November 20th 2011: Weekly preview - Hope and fear will continue to trade blows
A lack of liquidity is likely to be a key feature over the forthcoming week and this will amplify the threat of volatile trading conditions, especially if there is a further tightening of margin requirements across the exchanges. The US Thanksgiving Holiday on Thursday will severely undermine trading volumes and there will be lower than normal liquidity on Wednesday and Friday as well. The balance of hope and fear will have a critical role to play over the next few days as policy-makers battle to respond to the escalating financial crisis. Given the underlying deadlock there looks to be a strong case for selling any improvement in risk as conditions overall are liable to deteriorate further with fear holding the upper-hand.
In this context, the measures of financial-sector stress will certainly be watched extremely closely over the week. On Friday, there was a fresh increase in Libor rates with the 3-month dollar rate rising to near 0.49% from 0.48% the previous day, maintaining the run of increases seen since July, and there will certainly be concerns that the rate of increase appeared to be accelerating which suggest that underlying tensions were getting worse.
Other indicators of financial-market stress are also flashing red warning lights with a rise in Euribor-OIS spreads while swap spreads are close to the highest levels seen during the peak of the 2008 financial crisis. Yield spreads will also be extremely important for the Euro.
Its an old cliché that markets don’t like uncertainty, but there has certainly been a big increase in unknowns in the banking sector as markets try to assess the scope of liabilities and losses within the European sector. This is having an extremely negative impact on confidence as trust is disappearing at an alarming rate with a cut in credit lines. If these indicators continue to deteriorate, risk appetite overall will not improve and institutional funds will be under strong pressure to cut-back positions.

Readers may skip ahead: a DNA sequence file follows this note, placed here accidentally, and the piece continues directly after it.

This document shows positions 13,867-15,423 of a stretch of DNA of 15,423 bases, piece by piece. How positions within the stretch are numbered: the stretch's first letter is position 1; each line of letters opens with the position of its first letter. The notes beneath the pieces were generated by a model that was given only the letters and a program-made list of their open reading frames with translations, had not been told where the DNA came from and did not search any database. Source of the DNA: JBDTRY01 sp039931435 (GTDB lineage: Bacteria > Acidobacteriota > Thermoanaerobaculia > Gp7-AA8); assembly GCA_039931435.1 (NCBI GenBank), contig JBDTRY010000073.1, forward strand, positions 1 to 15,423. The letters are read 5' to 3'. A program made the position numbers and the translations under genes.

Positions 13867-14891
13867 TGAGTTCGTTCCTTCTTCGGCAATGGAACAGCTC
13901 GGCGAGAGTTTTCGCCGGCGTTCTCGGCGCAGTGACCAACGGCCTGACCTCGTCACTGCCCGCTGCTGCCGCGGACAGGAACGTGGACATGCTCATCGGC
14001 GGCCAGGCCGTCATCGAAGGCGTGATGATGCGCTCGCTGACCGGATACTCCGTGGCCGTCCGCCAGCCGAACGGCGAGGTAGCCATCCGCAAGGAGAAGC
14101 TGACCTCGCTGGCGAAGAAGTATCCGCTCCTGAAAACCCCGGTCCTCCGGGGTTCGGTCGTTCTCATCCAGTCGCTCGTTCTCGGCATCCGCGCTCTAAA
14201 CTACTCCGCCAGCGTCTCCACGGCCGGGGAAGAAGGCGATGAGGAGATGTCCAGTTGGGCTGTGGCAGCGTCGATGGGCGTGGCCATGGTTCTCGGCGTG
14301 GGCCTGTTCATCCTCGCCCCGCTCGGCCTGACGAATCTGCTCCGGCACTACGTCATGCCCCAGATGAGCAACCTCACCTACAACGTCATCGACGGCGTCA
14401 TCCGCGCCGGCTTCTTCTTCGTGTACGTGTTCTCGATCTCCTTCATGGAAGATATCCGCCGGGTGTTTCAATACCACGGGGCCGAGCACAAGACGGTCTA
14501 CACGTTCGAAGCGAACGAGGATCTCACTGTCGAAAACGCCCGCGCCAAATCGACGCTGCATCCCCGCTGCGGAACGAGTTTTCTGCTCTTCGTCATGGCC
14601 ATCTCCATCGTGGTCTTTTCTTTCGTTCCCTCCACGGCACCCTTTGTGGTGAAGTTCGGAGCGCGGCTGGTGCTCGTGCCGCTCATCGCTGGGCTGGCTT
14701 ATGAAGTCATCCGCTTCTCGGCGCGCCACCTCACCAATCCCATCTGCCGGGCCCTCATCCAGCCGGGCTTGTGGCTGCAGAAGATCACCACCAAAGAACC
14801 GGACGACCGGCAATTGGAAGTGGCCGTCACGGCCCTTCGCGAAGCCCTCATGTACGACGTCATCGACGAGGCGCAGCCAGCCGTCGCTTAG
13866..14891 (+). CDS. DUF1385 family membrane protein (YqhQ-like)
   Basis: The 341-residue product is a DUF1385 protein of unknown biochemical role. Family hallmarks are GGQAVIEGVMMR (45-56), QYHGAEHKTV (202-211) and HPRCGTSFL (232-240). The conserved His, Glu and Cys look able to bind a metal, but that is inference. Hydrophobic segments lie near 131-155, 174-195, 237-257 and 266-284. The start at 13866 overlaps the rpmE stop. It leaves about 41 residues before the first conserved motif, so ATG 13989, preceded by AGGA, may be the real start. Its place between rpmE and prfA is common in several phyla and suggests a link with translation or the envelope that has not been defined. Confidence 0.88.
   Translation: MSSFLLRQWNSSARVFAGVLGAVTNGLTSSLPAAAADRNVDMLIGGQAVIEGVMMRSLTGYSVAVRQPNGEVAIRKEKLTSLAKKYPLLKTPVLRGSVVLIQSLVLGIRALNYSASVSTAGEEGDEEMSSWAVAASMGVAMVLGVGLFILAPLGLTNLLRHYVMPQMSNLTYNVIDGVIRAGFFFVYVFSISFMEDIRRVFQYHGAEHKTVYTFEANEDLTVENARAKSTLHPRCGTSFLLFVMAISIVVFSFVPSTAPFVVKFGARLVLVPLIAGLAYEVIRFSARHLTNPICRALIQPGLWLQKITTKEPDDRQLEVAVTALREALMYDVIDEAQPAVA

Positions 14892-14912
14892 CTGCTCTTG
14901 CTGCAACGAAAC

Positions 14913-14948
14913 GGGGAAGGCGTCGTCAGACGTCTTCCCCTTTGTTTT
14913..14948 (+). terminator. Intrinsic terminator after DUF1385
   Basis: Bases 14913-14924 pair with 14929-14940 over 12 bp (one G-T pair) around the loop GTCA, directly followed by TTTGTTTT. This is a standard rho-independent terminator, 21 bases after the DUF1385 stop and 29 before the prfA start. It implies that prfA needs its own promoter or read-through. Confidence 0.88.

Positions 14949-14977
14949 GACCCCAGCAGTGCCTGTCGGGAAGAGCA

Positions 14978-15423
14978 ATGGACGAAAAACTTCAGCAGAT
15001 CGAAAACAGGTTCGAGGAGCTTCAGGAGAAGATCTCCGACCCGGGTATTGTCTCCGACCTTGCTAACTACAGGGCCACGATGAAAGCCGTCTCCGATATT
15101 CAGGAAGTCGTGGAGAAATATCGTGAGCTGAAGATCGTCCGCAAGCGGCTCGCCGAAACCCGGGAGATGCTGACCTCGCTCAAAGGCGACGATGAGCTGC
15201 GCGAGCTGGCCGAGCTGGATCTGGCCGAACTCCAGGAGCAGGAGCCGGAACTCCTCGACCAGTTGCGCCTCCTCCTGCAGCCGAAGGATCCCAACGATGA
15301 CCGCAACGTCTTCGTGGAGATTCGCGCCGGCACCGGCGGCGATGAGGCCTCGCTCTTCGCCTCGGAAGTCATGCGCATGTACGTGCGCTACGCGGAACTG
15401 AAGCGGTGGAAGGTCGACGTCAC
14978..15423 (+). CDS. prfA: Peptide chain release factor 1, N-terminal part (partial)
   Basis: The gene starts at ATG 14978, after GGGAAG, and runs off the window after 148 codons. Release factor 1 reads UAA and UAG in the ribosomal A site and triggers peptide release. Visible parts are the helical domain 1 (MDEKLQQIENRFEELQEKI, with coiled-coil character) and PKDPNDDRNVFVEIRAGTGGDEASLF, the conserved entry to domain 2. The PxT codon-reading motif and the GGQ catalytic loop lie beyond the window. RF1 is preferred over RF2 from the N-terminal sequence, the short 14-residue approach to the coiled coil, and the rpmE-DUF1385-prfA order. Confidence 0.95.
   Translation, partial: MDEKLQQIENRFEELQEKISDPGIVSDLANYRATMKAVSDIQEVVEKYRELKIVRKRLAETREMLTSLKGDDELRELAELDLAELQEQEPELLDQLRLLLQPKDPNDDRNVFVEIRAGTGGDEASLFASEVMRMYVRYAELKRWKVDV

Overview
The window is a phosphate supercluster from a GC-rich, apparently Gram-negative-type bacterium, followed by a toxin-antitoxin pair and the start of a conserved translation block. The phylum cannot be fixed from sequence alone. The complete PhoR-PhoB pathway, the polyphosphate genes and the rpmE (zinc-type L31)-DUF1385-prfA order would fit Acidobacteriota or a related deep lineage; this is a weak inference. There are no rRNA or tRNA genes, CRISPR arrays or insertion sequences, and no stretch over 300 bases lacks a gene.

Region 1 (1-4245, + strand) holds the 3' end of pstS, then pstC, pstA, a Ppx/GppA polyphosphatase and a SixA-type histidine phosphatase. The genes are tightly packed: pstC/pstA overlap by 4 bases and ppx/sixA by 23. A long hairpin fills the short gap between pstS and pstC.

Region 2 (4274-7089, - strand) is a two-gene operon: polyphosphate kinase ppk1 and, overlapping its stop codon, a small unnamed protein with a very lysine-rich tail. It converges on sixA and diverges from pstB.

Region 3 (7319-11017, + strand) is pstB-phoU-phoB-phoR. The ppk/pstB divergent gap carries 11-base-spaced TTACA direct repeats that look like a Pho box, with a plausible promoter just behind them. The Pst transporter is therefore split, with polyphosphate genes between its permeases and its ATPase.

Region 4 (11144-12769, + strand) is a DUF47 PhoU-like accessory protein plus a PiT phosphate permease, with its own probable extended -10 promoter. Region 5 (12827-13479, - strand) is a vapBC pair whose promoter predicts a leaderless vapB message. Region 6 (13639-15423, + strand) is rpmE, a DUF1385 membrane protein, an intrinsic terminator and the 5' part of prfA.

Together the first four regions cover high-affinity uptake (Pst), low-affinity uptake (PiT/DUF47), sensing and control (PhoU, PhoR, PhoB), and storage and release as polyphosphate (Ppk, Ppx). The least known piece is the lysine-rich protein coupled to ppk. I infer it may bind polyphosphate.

An important strategy of the Euro-zone governments has been to try and stave of any debt restructuring and credit defaults until the banking sector was more secure. This tactic has back-fired spectacularly as fears over the sovereign debt crisis has undermined the banking sector which has also triggered increased recession fears and put even more stress on sovereign debts as yield spreads widen across the Euro-zone. Growth prospects have deteriorated further and the European banks are, therefore, trapped within a negative feedback cycle.
The Euro-zone PMI data will be important for market sentiment during the week with the November flash indices due for release on Wednesday. There has been a consistent slide in the indices over the past six months with the major components all at their lowest level since 2009. The overall Euro PMI index has dropped from a February 2011 peak of 59.0 to a two-year low of 46.6 for October. A further slide in the readings would increase recession fears which would further undermine confidence in the Euro-zone’s ability to avoid recession.
Euro-zone policies will also be watched extremely closely over the week. There will be continuing pressure on the ECB to buy more peripheral bonds and there will also be further attempts at financial alchemy, illustrated by reports of the latest plan to circumvent the ECB charter by letting it lend to peripherals indirectly through the IMF. Internal ECB tensions will need to be watched very closely and the potential for major splits within the bank would severely limit the effectiveness of any fresh policy announcements.
There is likely to be further bad news out of Asia and increased fears over the Chinese outlook as the discovery of hidden losses will increase fears over a hard landing.
The US outlook will, therefore, be extremely important in the short term with increased pressure on US demand to underpin the global economy. There has been some slightly more optimistic US data, but this is likely to be too high a burden for the US to bear for long given the weak fundamentals. The existing home sales data will be released on Monday with revised GDP data on Tuesday. Wednesday will see a cluster of releases ahead of Thanksgiving with durable goods orders and unemployment claims as well as the latest FOMC minutes.
Evidence of improvement in the US outlook will inevitably have a mixed impact on the dollar as the prospect of increased yield support for the dollar would be offset by a net improvement in risk appetite which would also dampen defensive demand for the US currency at least to some extent.
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